Charles Stross (Les Princes-Marchands) a donné une interview sur SF et politique. Elle est disponible ici
When is science fiction a form of political intervention?
Charles Stross : That's a tough one!
Looking at fiction in the broader sense, it's fairly clear that it can have political repercussions; Orwell's work (from "Animal Farm" and "1984" to the less-well-remembered journalistic indictment, "The Road to
Wigan Pier") was unequivocally political, and in "1984" he certainly worked with tools from the box labeled "science fiction". But it's relatively rare for politics to be the main purpose of a work of fiction, and even rarer for a work of avowedly political fiction to be any good.
Fiction, confabulation, story-telling -- is, when you get down to it, usually used as an entertainment medium, and also as a mechanism for showing us about other ways of thinking, and if you try to preach a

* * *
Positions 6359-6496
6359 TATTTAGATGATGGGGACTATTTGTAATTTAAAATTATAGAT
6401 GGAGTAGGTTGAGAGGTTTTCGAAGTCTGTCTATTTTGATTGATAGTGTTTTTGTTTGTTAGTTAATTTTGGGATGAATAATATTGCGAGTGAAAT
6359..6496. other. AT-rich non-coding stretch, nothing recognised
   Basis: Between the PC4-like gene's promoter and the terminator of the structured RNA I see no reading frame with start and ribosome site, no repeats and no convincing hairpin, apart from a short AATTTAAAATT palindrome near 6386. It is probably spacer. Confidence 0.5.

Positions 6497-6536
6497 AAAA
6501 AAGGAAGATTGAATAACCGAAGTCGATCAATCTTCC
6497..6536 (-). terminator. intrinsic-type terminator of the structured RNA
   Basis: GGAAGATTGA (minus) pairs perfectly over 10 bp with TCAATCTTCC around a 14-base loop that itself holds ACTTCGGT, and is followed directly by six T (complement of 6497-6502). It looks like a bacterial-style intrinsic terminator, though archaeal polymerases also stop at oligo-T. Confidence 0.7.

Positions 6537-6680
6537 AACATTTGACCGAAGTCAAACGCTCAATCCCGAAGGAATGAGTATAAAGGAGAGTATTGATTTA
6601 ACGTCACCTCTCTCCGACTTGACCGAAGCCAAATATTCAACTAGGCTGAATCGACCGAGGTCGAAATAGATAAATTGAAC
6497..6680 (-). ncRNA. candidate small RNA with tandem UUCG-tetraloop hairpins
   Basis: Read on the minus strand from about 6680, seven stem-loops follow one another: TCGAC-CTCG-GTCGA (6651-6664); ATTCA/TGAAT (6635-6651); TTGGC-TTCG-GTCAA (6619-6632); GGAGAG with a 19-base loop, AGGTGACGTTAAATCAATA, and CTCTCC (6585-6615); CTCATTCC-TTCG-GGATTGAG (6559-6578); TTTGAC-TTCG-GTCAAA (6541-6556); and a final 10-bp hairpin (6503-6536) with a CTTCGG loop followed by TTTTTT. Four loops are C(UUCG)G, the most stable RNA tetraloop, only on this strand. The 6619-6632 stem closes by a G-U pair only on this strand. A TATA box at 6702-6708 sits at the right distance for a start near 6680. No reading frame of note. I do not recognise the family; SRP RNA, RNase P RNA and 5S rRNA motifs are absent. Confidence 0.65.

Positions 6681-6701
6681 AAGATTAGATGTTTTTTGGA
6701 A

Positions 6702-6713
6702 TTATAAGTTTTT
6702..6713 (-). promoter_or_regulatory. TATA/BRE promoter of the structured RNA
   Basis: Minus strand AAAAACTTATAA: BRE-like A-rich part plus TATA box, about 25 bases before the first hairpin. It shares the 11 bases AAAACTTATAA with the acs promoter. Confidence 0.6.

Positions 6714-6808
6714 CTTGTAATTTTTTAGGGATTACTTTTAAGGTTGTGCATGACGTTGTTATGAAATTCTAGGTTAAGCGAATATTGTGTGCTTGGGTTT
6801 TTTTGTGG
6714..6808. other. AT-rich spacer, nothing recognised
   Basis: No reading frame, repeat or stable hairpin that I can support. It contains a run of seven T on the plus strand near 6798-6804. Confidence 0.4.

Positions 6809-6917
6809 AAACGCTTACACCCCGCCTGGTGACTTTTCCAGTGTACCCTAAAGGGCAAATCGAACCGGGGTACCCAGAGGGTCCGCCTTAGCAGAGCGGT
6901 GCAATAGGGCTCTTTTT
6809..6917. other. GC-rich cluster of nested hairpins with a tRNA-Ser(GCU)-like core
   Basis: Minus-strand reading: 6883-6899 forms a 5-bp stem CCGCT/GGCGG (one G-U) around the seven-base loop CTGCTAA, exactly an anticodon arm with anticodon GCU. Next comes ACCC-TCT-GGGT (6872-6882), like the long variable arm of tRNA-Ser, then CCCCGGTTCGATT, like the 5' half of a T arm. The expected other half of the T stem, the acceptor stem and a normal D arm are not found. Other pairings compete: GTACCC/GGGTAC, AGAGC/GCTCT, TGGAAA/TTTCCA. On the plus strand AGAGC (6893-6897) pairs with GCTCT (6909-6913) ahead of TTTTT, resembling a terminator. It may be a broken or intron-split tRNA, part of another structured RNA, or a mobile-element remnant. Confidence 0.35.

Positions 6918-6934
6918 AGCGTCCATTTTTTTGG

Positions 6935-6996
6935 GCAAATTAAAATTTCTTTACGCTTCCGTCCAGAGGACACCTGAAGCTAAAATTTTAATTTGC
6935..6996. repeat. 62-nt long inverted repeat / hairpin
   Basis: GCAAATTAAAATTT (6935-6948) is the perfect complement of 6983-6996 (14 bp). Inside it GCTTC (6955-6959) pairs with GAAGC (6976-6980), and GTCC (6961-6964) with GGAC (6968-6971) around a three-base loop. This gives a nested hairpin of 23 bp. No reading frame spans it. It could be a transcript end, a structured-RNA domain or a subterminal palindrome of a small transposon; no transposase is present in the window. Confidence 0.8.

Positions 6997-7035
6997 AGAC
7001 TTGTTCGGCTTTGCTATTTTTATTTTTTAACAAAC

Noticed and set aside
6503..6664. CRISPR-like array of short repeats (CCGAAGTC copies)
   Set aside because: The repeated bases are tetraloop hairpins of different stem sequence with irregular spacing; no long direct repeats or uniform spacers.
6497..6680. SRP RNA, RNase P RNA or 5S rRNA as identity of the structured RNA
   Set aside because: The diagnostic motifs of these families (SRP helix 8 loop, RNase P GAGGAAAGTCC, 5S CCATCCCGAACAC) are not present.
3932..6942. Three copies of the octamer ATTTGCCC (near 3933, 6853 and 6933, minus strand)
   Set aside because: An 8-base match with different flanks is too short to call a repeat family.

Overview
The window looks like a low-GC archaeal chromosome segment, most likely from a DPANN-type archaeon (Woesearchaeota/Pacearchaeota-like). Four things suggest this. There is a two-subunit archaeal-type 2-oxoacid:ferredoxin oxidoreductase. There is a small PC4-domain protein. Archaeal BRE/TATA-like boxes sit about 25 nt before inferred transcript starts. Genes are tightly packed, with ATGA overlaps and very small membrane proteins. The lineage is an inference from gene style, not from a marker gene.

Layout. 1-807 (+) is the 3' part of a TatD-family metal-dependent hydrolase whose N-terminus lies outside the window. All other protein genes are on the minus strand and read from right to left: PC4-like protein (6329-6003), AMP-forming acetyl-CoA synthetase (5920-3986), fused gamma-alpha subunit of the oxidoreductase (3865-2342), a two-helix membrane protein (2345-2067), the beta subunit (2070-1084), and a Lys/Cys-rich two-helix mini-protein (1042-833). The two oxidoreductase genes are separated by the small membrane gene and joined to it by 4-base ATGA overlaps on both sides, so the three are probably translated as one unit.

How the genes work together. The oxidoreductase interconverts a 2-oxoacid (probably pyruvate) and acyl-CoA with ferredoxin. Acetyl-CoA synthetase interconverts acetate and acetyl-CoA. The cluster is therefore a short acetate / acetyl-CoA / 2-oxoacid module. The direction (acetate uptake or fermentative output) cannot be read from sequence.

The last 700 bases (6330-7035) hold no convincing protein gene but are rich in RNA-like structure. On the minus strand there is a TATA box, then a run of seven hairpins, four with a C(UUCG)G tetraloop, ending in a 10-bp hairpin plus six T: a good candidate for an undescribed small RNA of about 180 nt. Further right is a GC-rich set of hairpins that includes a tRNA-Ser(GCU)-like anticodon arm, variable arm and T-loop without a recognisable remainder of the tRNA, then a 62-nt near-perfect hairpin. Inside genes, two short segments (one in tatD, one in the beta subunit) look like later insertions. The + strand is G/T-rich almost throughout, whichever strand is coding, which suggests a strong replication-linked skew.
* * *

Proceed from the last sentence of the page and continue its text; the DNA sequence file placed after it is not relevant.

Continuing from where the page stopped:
political message you usually end up with something that's not very entertaining (if not outright annoying to a lot of your readers).
I suspect political fiction is at its best precisely when it doesn't preach, but restricts itself to showing the reader a different way of life or thought, and merely makes it clear that this is an end-point or outcome for some kind of political creed. Leave the readers to either enjoy it as a work of fiction, or to join up the dots and apprehend the shape of the monster lurking in the background: but don't beat them over the head with it.
Et il y a une interview en Podcast ici